Emma Watson has responded to the backlash she experienced for sharing three Instagram posts during the Blackout Tuesday online protest.

The 30-year-old Harry Potter star provoked offence on Tuesday when she posted three blank, black square posts on Instagram during a social media event intended to raise awareness of the death of George Floyd and the Black Lives Matter movement.

Emma was criticised for posting three images instead of just one – with many social media users feeling she was paying more attention to the aesthetic of her Instagram page rather than the spirit of the protest.

Taking to Instagram in the early hours of Tuesday, the actress said she was still trying to learn about racism, and moved to express her support for the fight against racism.

Emma Watson has responded to criticism over her Blackout Tuesday posts

Emma wrote: “There is so much racism, both in our past and present, that is not acknowledged nor accounted for.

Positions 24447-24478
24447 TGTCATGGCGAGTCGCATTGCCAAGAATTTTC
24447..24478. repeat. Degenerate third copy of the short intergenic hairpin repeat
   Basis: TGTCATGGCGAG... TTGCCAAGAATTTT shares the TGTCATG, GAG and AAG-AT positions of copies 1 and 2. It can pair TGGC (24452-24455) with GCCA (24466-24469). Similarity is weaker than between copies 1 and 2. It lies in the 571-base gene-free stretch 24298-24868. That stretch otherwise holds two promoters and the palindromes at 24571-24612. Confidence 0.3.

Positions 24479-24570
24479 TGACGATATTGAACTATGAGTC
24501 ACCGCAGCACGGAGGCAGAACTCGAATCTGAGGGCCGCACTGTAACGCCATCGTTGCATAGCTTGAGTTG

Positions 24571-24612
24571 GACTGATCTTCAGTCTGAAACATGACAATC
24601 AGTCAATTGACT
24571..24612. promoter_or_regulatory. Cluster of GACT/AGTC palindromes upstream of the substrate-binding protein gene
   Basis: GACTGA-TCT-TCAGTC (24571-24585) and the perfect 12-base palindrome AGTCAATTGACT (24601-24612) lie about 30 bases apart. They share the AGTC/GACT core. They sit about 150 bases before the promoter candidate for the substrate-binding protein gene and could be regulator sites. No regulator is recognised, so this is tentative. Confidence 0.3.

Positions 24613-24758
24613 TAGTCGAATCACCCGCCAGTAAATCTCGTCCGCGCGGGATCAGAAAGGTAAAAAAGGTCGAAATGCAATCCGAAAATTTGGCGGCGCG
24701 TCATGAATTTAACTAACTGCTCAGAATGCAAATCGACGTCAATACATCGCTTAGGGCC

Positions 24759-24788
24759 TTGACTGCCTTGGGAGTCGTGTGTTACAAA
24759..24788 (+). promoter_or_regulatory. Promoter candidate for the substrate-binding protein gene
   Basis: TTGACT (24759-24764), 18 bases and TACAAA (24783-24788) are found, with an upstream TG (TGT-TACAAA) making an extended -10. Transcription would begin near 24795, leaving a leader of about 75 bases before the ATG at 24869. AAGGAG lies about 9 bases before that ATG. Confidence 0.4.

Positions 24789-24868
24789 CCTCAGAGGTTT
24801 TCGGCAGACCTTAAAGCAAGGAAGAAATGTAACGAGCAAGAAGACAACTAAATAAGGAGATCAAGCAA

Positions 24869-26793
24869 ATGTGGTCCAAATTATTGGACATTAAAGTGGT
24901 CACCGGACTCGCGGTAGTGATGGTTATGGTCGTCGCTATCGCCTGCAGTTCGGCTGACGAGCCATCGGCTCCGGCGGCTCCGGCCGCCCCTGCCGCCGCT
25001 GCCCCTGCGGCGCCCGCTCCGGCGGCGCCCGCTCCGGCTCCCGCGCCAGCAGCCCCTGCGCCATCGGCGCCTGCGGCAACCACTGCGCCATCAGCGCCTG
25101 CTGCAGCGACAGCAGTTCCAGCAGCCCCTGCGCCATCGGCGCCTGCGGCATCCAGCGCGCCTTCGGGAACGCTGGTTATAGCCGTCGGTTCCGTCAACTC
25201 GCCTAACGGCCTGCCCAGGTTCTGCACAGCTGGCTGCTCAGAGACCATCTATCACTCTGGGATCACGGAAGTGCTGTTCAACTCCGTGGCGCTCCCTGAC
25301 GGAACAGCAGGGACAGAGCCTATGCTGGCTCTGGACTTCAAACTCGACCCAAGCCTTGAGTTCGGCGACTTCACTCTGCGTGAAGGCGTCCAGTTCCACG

“White supremacy is one of the systems of hierarchy and dominance, of exploitation and oppression, that is tightly stitched into society.

“As a white person, I have benefited from this. While we might feel that, as individuals, we’re working hard internally to be anti-racist, we need to work harder externally to actively tackle the structural and institutional racism around us.

“I’m still learning about the many ways I unconsciously support and uphold a system that is structurally racist.

“Over the coming days, I’ll be using my bio link and Twitter to share links to resources I’ve found useful for my own researching, learning, listening.”

She added: “I see your anger, sadness and pain. I cannot know what this feels like for you but it doesn’t mean I won’t try to.”

The Blackout Tuesday movement was intended to see social media users share a single black square to show solidarity with the campaign for justice following the death of George Floyd on 25 May.

The American father-of-two died after police pinned him down with a knee on his neck for almost nine minutes – sparking outrage across the USA.

Tuesday’s online protest was intended to be a time for social media users to take a day out of posting about themselves and to use the time to learn more about defeating racism.

However, some social media users were critical of the online protest as it saw a decline in coverage of protests that had spread to all 50 states of the USA by Tuesday.